17. I’ve been so many places
by Jay Wiener, 16 x Worldloppet Master –
Leon Russell’s “A Song For You” starts, “I’ve been so many places in my life and time…”
The accumulation of sixteen Worldloppet Masters has, similarly, seen me visiting plentiful places.
After completing my second race — the final Finlandia from Hämeenlinna to Lahti — I met a German participant, while in the Helsinki Airport, who is now among my closest friends: Martin Gerecke asked whether I, as an American, knew of Stuart Stevens, whose film “Marathon Winter” — regularly broadcast on European television — chronicles Stuart’s skiing every Worldloppet marathon in 1984, when only the original ten events existed. I responded, “Not only do I know of him: We grew up together”. Stuart has correctly commented, “Our parents are not the first generation of our families to have been friends”.
Martin, his younger brother Gunther, a third German Konrad Blum, and I have been inseparable since that auspicious beginning.
Martin used to ask what I’ll do when I can no longer ski. I repeatedly replied, “It doesn’t matter: I’ve had one passion. I’ll find another”. I would occasionally add that it might be bridge, if I am elderly, in a retirement home. The point being, having found fulfillment focusing upon a pursuit passionately, I’ll experience another enthusiastically.
A last line of “A Song for You” begins, “And when my life is over…”:
“And when my life is over”, what will be remembered will not be skiing or scenic landscapes, but incomparable people encountered.
I could recall the Saturday January 21, 2012 Dolomitenlauf VIP dinner, seated with race organizers Astrid Trojer-Pirker and Franz Theurl, Estonian Prime Minister Andrus Ansip (Multiple Master [1588 and 3156]), the Estonian Ambassador to Austria, and the Cultural Attaché at the Estonian Embassy in Vienna.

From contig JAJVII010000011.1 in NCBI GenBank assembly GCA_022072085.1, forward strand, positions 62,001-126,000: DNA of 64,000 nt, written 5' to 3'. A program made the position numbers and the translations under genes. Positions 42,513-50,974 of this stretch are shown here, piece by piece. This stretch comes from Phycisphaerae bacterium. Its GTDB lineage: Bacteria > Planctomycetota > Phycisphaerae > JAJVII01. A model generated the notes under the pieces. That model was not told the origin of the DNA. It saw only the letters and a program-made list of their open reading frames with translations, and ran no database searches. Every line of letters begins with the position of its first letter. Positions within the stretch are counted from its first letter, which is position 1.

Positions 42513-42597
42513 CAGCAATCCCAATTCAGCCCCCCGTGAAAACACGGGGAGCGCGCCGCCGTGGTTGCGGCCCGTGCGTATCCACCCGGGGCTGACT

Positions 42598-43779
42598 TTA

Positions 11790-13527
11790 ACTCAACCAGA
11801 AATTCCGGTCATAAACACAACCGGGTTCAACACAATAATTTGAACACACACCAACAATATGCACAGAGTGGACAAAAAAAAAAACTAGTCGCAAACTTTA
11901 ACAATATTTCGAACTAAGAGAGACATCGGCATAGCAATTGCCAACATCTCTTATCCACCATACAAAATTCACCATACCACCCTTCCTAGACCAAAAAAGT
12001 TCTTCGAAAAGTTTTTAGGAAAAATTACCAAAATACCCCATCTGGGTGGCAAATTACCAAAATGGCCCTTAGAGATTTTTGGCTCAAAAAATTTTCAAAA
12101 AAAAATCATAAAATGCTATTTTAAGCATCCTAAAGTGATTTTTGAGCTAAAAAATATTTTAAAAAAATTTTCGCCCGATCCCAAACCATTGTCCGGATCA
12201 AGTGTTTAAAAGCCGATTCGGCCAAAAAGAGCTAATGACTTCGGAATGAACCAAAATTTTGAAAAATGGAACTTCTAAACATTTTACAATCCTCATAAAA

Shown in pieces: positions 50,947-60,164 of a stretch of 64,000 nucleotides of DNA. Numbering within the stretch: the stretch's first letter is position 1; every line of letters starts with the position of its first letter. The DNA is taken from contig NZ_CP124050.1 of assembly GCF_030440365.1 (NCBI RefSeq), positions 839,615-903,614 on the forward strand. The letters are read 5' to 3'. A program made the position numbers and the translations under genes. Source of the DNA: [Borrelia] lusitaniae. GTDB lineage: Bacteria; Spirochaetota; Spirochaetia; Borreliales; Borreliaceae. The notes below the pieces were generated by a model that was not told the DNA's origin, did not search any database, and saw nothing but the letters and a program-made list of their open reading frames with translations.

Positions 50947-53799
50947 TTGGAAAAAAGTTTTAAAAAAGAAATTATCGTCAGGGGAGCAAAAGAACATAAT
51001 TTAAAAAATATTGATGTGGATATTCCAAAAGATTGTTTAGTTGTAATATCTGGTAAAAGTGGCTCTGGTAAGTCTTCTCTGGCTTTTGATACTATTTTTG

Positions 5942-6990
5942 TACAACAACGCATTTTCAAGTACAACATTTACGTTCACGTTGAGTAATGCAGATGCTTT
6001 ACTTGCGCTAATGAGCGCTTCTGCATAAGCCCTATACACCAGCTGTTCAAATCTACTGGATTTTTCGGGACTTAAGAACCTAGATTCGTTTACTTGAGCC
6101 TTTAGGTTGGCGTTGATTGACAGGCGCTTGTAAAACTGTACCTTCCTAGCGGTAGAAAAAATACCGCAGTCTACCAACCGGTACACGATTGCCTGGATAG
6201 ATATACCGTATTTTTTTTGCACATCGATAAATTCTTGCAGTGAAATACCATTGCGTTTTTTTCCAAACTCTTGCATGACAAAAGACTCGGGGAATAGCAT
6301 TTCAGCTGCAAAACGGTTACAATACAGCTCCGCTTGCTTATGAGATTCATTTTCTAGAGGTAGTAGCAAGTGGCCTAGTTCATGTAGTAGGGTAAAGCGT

Renowned former New Zealand Prime Minister Helen Clark and her husband Peter Davis stayed at the Snow Farm Lodge during the 2019 Merino Muster. I dined with Helen on Friday evening and ate breakfast with Helen and Peter on Saturday and Sunday mornings.
I skied much of the 2005 Vasaloppet with Johns Hopkins Medical School faculty member Peter Agre who, I subsequently learned, was 2003 Nobel Laureate in Chemistry. The only Nobel Laureate to ski the Vasaloppet, Peter’s ski suit and equipment are exhibited in the Nobel Museum in Stockholm.
Yet, in the last analysis, glitterati won’t leave the sweetest aftertaste but, rather, the countless people met in lines at race bib distributions, on buses, in start boxes, during races, and over meals afterwards. I learned lots through innumerable conversations. My world expanded exponentially from serendipitous encounters.
Ecclesiasticus 44 states, in pertinent part,
“Let us now praise famous men…
“And some there be, which have no memorial; who are perished, as though they had never been…
“But these were merciful men, whose righteousness hath not been forgotten.”
The amazing athletes gracing my life are not forgotten. They make Worldloppet marathons worthwhile. “And when my life is over”, kind people with a kind word for fellow cross-country enthusiasts will be the enduring memory.< Back